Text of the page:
Inspiration Photography

Cut the CRAP and start creating

We're all learning this craft.

A friend of mine was down the other day—he’s a photographer who takes photos that tell stories, but he’s facing a lot of negativity lately, and feels that his online presence seems to have reached a plateau.

We all have days when it seems we should just chuck the camera out the window, flush down dreams of publishing or selling prints, and just move to Tahiti and lose ourselves in the depths of mango daquiris.

Like all arts, photography has loads of aspirants, and like with all arts, it breaks the heart when no one seems to appreciate what we produce.

We all want appreciation, if not accolades. And, there are some things we can keep in mind to help us keep going and not give up.

We have to remember that what gets us down is CRAP.

CRAP stands for the four things that slam us down and try to keep us there.

Criticism

Many people are afraid to put their photos online for fear of criticism. I remember one of my favorite images being dismissed in an online forum as a “Mills and Boon” cover—a reference to a series of short romance novels that entertained millions of mostly female readers in the 1970s but which had shallow, predictable plots.

When this happened, instead of reacting negatively and dumping my romance with the camera, I began to think of it as an inspiration. What if I could tell stories with my photos? What if the stories were not cliché and predictable, but surprised or elicited discussion? Rather than let the criticism get me down, I struggled and broke through with personal projects that explored the idea of narrative photography.

The image that drew criticism. Nikon D200 with 50mm at f/2.8, handheld using available light. Singapore, 2007.

Rejection

One of the best ways to get better is to enter competitions or to submit photos for critique. It’s not easy to do this, because there is always the fear that the work is not good enough, and there could be unflattering things said about the photos submitted.

But let’s face it—we are all learning, at this craft. What matters is the feedback.

Recently, I submitted a photo for a critique, on the theme “Solitude.” Not a landscape photographer, but one who is trying to learn this genre, I submitted a photo that I admit only approximates the landscape genre. It was a photo I took because of the values (black and white and shades of gray in between) and not for the composition or content. So of course when I submitted it, one of the editors told me that it was a good attempt, but it was not a very good match for the theme.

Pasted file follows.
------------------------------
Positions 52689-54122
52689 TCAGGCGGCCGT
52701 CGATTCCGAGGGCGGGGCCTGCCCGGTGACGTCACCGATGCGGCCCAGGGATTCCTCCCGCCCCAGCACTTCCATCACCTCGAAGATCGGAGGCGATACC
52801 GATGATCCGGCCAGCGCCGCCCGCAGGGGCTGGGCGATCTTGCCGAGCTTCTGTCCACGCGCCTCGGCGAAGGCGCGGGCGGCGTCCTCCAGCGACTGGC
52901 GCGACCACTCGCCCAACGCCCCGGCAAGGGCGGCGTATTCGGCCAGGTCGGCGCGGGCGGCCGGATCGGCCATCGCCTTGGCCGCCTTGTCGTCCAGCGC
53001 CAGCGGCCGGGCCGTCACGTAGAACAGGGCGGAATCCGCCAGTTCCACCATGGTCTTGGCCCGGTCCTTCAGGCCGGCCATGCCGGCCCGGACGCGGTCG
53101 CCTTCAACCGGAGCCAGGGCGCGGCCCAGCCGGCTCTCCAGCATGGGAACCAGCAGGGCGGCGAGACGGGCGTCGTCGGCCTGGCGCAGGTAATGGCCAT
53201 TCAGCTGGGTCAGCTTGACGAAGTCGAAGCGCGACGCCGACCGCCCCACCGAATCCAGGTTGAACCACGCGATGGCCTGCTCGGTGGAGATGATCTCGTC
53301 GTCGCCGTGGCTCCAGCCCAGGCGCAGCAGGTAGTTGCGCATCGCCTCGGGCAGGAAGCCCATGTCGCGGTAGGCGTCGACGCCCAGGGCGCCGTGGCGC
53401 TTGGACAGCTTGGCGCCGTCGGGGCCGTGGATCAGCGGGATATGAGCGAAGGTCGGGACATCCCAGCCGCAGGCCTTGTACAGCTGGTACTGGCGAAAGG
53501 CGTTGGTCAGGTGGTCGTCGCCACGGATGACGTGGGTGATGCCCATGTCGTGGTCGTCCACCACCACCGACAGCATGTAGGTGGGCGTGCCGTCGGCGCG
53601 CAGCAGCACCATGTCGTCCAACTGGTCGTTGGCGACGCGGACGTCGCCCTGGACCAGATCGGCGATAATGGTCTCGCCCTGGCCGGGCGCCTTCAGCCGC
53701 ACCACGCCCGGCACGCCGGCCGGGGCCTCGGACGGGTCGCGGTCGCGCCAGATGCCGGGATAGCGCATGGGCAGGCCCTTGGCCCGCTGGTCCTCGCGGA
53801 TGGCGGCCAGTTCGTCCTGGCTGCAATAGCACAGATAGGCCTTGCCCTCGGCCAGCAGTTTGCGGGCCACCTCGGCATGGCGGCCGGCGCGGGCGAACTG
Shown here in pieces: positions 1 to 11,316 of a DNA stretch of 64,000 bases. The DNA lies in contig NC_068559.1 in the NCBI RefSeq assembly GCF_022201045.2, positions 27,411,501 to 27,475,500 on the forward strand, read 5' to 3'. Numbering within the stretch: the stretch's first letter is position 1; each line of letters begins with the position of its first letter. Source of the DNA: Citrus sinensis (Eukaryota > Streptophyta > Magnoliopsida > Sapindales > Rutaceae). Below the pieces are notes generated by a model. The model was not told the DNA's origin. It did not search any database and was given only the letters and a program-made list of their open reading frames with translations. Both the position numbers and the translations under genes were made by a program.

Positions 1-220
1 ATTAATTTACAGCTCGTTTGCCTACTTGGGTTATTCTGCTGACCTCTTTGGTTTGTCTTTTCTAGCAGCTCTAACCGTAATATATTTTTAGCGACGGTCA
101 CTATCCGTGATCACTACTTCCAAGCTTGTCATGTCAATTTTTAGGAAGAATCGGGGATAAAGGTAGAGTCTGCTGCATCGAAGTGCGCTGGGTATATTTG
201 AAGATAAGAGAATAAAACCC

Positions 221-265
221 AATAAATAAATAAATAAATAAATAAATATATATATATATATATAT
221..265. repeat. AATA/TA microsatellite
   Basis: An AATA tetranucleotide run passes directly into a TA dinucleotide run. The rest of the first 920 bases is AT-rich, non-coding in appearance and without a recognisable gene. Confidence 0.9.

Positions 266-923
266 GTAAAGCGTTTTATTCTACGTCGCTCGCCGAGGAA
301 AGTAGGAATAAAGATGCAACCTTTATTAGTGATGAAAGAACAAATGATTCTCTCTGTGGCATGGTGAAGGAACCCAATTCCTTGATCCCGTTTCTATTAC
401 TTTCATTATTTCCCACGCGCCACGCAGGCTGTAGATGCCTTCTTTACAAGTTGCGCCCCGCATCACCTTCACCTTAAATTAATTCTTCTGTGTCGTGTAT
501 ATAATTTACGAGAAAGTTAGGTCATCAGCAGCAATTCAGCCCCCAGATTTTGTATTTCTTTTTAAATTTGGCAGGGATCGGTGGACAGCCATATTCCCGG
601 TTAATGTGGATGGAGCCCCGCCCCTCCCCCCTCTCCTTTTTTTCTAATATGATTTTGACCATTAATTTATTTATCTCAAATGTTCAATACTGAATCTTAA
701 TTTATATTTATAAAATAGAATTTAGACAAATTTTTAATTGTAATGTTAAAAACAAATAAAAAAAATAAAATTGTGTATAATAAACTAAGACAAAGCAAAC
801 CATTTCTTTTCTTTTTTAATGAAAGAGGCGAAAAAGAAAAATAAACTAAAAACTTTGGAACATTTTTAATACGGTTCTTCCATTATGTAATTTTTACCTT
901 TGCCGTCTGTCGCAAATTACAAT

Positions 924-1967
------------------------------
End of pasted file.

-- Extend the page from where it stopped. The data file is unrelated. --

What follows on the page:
Apple trees in winter, Paro Bhutan. This is not a landscape.

This is by no means the hardest rejection I’ve had to face. I’ve submitted a series of photos to an editor I’ve worked with before, and she’s told me in very polite sentences to “submit excellent photos next time.” Rather than cry over it, I went back and tried to see my submissions with an editor’s eye. What I learned in that reflection is probably something that will help me do better when I pitch work in the future.

The value of feedback is that it can give us specific ways to get better.

Assholes

Yes, there are assholes in our world. For some reason that is esoteric or egoistic, there will always be someone for whom your work is not ‘pure’ enough, or not processed enough.

That’s not your problem.

Feedback from an editor helped me improve. Bangkok, Thailand.

Pressure

Finally, the P in CRAP is for pressure. Pressure can come to us through an assignment, a deadline, a contest, a critique, a creative problem. It could even be the limitations of equipment.

One thing that’s comforting to know about pressure is that with certain amounts of it, creativity can flourish.

We’re all equipped with skills, more or less, and when the bar is raised to produce from these skills, we can use that added pressure to improve those skills. A bit of pressure gives us new challenges that will bring new learning, so it’s good to embrace this pressure and allow ourselves to relax.

Relaxing can lead to openness, and openness increases the chances of getting into flow, a state of creative process when time seems to disappear and all that matters is what it is that you are in the process of creating. Flow can help us to do what we really want to do, any way: just take pictures.

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